Klaus Moje is one of the fathers of the modern glass movement, having invented a technique for fusing colored glass into forms. An exhibition at New York’s Museum of Arts and Design features his work in a strict chronological sequence of 64 pieces ranging from small vases to large-scale wall-mounted works.

The first temporary exhibition mounted in the newly constructed museum, it also served as the test case for addressing newly emerging issues of the building design, including soft wood floors that cannot be attached to and areas of inlaid glass in the floors that do not support cabinetry loads.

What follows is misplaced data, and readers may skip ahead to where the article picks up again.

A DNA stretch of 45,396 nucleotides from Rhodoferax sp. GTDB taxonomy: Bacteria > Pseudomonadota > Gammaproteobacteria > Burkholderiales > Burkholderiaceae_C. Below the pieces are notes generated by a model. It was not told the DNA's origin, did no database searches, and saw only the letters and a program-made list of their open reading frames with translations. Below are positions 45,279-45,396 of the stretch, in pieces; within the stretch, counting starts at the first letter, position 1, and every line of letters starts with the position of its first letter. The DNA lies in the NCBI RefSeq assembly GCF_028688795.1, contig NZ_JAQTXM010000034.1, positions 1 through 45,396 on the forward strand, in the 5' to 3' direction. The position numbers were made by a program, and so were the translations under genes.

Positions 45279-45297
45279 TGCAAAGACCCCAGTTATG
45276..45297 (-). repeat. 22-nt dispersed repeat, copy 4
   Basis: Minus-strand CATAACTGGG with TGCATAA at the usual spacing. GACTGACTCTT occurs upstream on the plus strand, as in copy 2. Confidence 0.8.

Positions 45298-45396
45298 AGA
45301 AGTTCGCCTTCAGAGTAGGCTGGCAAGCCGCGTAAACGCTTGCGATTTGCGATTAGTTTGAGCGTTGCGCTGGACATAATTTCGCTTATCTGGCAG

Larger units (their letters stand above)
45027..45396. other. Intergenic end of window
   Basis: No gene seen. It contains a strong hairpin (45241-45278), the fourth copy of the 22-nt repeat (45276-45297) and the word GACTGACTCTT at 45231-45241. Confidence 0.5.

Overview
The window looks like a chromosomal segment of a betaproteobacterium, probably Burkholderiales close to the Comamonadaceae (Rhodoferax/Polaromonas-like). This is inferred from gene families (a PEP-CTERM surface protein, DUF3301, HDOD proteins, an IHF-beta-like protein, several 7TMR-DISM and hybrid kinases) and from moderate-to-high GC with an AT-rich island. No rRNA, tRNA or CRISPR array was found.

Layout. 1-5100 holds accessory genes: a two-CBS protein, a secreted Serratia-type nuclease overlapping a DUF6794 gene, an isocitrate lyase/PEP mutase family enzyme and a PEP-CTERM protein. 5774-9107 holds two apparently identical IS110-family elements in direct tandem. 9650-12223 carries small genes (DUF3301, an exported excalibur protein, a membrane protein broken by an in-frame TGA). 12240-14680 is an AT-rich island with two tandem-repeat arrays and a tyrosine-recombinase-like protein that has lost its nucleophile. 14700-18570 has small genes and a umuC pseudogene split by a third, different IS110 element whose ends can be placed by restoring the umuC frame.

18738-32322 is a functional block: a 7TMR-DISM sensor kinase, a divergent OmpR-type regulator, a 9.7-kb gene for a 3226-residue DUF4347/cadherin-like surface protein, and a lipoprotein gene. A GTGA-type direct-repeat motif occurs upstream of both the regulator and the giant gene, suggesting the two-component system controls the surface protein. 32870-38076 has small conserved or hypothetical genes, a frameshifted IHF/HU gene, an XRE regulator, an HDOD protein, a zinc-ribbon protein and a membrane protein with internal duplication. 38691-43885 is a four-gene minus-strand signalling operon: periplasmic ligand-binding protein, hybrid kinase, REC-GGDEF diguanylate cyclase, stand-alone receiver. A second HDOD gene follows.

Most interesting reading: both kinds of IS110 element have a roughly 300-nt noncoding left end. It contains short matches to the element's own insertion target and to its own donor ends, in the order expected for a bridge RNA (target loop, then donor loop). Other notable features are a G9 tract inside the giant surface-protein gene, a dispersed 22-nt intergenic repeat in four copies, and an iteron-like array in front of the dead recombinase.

The black “zipper” creates a dynamic graphic that winds itself through the gallery and displays the art pieces either horizontally on tables and floor cases or vertically on the wall. The visual excitement of the form is accentuated as it flows to the ceiling, wall, and floor and ultimately forms a bench at the end of the exhibition where people can sit and watch a film about the artist.